|M.Sc Thesis||Department of Materials Science and Engineering|
|Supervisors:||Prof. Kaplan Wayne D.|
|Prof. Bamberger Menachem|
Spontaneous reactive infiltration of magnesium into porous alumina has been conducted in an argon atmosphere. This process has the potential to be used to produce ceramic matrix composites, using the relatively low cost and high availability alumina and light weight magnesium. The alumina has been thoroughly investigated in the past and therefore has known properties. The products of the reactions between alumina and Mg were found, by XRD and TEM, to be periclase (MgO) and spinel (MgAl2O4). There is also evidence of the existence of aluminum formed from this reaction, by SEM investigations using EDS to measure aluminum in the metal phase and evidence of the formation of the Mg-Al intermetallic b phase (Al12Mg17).
Model wetting experiments were conducted in order to investigate contact angles of the liquid magnesium on the substrates. These experiments help to understand the energy balance, the reactions’ kinetics and find the reaction products.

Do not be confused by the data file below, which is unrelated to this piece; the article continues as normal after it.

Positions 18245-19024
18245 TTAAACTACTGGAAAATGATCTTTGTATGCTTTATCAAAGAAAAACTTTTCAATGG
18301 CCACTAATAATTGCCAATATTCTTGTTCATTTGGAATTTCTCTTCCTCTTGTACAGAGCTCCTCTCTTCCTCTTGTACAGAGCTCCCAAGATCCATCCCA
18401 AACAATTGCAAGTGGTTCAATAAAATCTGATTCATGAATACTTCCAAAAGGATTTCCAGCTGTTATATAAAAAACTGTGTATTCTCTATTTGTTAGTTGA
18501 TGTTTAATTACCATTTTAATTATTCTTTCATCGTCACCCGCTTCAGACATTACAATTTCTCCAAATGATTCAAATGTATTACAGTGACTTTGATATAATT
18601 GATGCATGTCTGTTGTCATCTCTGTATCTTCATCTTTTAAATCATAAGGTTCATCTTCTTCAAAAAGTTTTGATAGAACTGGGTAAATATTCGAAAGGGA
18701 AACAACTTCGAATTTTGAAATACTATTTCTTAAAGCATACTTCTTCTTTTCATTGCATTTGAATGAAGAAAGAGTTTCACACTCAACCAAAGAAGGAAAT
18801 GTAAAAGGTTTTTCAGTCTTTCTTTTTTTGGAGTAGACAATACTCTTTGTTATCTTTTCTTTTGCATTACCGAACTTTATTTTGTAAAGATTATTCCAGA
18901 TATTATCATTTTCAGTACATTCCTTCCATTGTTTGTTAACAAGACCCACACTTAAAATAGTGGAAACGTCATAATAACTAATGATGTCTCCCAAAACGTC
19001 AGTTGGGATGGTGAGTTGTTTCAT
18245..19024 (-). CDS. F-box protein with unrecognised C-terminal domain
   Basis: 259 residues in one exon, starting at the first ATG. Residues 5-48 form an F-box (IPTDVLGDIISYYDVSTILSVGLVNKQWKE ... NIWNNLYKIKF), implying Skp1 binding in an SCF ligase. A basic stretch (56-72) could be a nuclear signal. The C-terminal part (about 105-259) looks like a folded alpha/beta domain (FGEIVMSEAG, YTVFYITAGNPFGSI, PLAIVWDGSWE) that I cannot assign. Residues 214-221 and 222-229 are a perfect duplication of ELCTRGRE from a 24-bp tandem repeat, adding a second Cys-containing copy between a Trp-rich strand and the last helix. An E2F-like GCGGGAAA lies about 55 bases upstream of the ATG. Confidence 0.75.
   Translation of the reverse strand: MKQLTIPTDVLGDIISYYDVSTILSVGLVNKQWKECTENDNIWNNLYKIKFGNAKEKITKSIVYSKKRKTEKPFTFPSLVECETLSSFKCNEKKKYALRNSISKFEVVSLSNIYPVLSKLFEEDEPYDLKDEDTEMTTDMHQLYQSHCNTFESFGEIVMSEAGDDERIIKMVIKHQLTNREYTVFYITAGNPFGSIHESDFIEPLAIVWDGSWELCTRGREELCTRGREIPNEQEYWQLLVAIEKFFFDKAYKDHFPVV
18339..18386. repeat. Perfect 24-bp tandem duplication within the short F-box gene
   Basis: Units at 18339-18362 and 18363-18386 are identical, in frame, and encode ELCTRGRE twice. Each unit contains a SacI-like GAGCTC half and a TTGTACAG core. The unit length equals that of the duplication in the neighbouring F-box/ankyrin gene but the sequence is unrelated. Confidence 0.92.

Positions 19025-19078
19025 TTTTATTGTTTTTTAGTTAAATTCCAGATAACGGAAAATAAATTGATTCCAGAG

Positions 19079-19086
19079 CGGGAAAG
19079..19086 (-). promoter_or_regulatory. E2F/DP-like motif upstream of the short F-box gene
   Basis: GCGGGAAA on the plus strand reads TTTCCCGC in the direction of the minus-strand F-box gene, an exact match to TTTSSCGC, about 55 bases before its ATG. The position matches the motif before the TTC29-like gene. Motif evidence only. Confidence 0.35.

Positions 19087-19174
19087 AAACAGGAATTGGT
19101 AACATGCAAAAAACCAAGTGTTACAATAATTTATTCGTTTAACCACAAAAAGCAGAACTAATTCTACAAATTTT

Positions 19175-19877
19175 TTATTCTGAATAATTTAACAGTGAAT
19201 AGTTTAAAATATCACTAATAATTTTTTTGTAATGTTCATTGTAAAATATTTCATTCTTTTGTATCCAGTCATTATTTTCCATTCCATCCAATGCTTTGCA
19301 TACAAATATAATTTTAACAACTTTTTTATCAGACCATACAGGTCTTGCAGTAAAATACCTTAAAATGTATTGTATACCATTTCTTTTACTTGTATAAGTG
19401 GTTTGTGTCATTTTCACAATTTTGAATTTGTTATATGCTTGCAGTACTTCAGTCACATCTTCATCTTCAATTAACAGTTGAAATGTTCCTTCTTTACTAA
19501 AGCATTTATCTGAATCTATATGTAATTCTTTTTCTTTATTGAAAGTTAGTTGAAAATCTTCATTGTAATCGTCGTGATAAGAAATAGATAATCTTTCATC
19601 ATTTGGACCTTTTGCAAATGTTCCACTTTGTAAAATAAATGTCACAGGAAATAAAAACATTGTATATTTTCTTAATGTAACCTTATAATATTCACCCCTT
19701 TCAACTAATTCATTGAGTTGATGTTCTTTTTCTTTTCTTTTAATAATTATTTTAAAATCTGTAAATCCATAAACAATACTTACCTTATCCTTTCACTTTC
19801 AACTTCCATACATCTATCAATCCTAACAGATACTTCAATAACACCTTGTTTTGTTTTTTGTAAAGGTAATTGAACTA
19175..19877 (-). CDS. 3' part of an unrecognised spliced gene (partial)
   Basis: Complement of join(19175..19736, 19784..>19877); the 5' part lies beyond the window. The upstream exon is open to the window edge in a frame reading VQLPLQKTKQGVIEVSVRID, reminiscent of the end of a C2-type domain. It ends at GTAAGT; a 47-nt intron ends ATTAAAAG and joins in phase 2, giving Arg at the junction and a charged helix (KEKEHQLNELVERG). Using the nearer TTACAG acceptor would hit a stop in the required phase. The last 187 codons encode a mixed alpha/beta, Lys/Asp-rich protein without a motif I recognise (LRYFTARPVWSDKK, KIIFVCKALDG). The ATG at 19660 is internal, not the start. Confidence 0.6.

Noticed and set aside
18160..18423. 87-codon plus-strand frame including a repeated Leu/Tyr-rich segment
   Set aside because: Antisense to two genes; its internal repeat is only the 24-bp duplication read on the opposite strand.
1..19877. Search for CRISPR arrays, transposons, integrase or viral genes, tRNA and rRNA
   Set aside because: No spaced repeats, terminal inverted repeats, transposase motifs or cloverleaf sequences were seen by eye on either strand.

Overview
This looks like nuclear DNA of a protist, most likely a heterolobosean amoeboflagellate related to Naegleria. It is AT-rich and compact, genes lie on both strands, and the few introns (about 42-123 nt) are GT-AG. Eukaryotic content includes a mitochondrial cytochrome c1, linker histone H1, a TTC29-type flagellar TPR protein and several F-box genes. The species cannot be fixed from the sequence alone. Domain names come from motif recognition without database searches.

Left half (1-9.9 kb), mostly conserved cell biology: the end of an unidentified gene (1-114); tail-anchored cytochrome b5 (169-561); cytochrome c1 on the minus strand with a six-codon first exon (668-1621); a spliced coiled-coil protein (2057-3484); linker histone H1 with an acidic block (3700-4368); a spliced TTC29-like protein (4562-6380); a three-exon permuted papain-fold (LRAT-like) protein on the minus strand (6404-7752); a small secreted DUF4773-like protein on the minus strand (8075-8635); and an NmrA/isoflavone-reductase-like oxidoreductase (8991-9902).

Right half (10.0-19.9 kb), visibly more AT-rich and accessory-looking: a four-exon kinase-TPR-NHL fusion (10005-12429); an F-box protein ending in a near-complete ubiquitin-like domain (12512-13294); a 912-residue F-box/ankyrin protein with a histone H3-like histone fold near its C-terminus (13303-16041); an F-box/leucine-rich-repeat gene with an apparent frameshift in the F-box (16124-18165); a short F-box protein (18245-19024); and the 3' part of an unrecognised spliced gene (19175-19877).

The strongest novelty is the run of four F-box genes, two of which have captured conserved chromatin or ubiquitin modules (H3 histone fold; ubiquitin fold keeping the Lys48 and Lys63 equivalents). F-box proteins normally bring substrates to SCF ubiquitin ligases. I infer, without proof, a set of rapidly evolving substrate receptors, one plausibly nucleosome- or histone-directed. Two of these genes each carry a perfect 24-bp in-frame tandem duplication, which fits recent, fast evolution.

Two parameters are changed during reactive wetting. The first is the substance in contact with the magnesium, which initially was alumina and gradually becomes periclase, and later in the reaction, spinel. The second is the contact angle of the metal that used to be magnesium and now consist magnesium containing a fraction of aluminum. Both these issues contribute to a process time for spontaneous infiltration, which is too long to be technologically applicable.
The use of nitrogen as a protective gas for the process changed the situation. First, the environment is no longer inert. Oxidation of the magnesium is minimized, but a reaction does occur with the nitrogen. This reaction produces AlN, which reduces the activity of aluminum in the magnesium. This results in a reduced contact angle and allows spontaneous infiltration.